Protests from indies as Sony’s EU acquisition of EMI Music Publishing is green-lit
This is despite an attempt by European independent labels, publishers and trade groups to stop the sale, or at least force Sony to sell off some assets to dilute its market share.
Sony, which already owns 30% of EMP, can buy a further 60% from Mubadala Investment Company, a deal which it made public in May.
EMP is registered in the Cayman Islands.
The Michael Jackson estate, which owned the remaining 10%, had in July already agreed to sell its stake for $287.5 million.
Sony Corp. president and CEO Kenichiro Yoshida, noting the current resurgence of the music business, said at the time, “In the entertainment space, we are focusing on building a strong IP portfolio, and I believe this acquisition will be a particularly significant milestone for our long-term growth.”
The growth of pop and R&B/hip hop has meant that hit songs these days are more likely written by team’s of writers, rather than the act itself, and generates much revenue for writers and publishers.
The Commission said in a statement that an investigation “concluded that the transaction would raise no competition concerns in any of the affected markets and cleared the case unconditionally.”
It explained: “It will not increase Sony’s market power vis-a-vis online platforms; because it doesn’t lead to any increase in market share.”
Sony was so confident the sale would be authorised that it didn’t even offer any concessions to get it through.
When the sale goes through by the end of 2018, it will double its publishing song catalogue of songs from 2.16 million to 4.21 million, adding to its existing Sony/ATV repertoire.
It will mean that the same company now owns the world’s biggest music publisher and the world’s second largest record company. (after Universal Music Group).
The IMPALA trade group responded in a strongly worded statement, disagreeing with the Commission’s decision and warning it sent “an alarming message”.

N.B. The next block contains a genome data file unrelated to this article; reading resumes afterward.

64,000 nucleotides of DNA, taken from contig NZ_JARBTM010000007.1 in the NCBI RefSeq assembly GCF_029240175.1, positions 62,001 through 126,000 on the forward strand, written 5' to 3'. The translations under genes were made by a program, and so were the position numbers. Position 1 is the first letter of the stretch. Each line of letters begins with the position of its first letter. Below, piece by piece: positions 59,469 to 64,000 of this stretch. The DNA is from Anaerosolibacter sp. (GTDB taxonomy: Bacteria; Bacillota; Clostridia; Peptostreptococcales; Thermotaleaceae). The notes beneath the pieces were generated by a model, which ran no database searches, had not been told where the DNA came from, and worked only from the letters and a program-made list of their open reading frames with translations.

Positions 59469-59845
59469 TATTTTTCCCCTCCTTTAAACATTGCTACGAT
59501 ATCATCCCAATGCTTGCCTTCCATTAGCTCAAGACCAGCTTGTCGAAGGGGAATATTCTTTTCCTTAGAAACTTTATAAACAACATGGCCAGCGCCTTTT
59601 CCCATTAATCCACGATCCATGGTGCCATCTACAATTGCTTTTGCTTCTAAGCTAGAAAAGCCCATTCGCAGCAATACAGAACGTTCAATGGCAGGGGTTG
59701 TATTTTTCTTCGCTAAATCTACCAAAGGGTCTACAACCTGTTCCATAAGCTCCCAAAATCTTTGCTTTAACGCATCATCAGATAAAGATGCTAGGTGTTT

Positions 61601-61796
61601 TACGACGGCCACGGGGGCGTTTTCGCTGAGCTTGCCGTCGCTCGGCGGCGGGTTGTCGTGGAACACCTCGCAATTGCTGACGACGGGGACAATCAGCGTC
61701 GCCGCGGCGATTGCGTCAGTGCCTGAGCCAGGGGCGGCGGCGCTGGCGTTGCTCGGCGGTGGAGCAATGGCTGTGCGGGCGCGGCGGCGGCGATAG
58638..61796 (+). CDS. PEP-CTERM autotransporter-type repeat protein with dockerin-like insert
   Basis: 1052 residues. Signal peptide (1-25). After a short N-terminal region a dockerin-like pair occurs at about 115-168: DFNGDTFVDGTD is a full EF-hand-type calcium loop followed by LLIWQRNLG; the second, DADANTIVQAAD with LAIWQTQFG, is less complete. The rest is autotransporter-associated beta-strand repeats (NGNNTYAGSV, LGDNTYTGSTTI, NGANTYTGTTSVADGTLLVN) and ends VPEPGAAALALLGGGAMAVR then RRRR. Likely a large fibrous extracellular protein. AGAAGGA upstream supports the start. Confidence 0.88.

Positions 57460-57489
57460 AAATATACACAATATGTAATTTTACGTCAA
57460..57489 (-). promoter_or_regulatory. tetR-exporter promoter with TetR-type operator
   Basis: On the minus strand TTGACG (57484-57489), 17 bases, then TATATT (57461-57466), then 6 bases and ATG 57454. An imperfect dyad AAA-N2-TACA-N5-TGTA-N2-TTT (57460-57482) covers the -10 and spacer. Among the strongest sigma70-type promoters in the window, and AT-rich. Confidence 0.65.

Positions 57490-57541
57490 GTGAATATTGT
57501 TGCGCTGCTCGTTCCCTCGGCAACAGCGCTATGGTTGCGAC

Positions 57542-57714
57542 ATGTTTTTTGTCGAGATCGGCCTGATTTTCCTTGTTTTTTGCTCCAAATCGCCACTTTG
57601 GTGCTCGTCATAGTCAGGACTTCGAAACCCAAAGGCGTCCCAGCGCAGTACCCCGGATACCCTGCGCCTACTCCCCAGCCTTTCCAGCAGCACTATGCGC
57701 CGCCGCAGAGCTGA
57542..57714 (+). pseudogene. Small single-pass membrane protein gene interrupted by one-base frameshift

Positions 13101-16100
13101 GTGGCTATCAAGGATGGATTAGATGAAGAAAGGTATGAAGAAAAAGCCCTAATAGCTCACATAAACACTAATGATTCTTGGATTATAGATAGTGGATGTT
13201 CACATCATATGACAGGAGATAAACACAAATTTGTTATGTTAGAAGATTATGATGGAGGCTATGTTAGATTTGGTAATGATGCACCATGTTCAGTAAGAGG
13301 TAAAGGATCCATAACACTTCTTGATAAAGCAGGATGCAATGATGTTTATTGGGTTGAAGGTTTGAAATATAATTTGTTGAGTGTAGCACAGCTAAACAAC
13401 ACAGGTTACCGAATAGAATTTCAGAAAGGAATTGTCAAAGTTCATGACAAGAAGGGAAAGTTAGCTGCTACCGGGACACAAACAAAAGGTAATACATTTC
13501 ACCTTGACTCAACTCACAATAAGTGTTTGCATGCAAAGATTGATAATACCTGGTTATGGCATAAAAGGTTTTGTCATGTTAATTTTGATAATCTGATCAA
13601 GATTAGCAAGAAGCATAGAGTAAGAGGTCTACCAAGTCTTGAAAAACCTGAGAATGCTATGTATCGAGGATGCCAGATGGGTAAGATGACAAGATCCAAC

Its executive chair Helen Smith said, “This goes against the regulator’s own precedents.
“In 2012, it ruled that divestments were required for Sony to become a minority shareholder.
“Now that Sony is acquiring 100% control of EMI, it is being given unconditional approval.
“This is inconsistent and simply doesn’t stack up. It is a poor advert for European merger control and sends an alarming message to independent businesses in all sectors, not just music.”
“This is bad news for the music sector and the digital single market.
“Sony will have a near monopoly over the charts and the whole music value chain will lose out as a result.
“Songwriters, composers, independent labels and publishers, digital services, and of course music fans, will all be worse off.
“This decision has dealt a significant blow to innovation and cultural diversity in Europe.”
It is not known if IMPALA will appeal this decision, in the way it did in 2004 when Sony and BMG merged.
It won the appeal, but the decision was overturned three years later.
In 2011, IMPALA lodged a complaint when Universal Music Group made moves to buy out EMI Music.
As a result, Universal had to get rid of its Parlophone Label Group (now owned by Warner Music Group) and further had to sell $100 million worth of assets to the independent sector.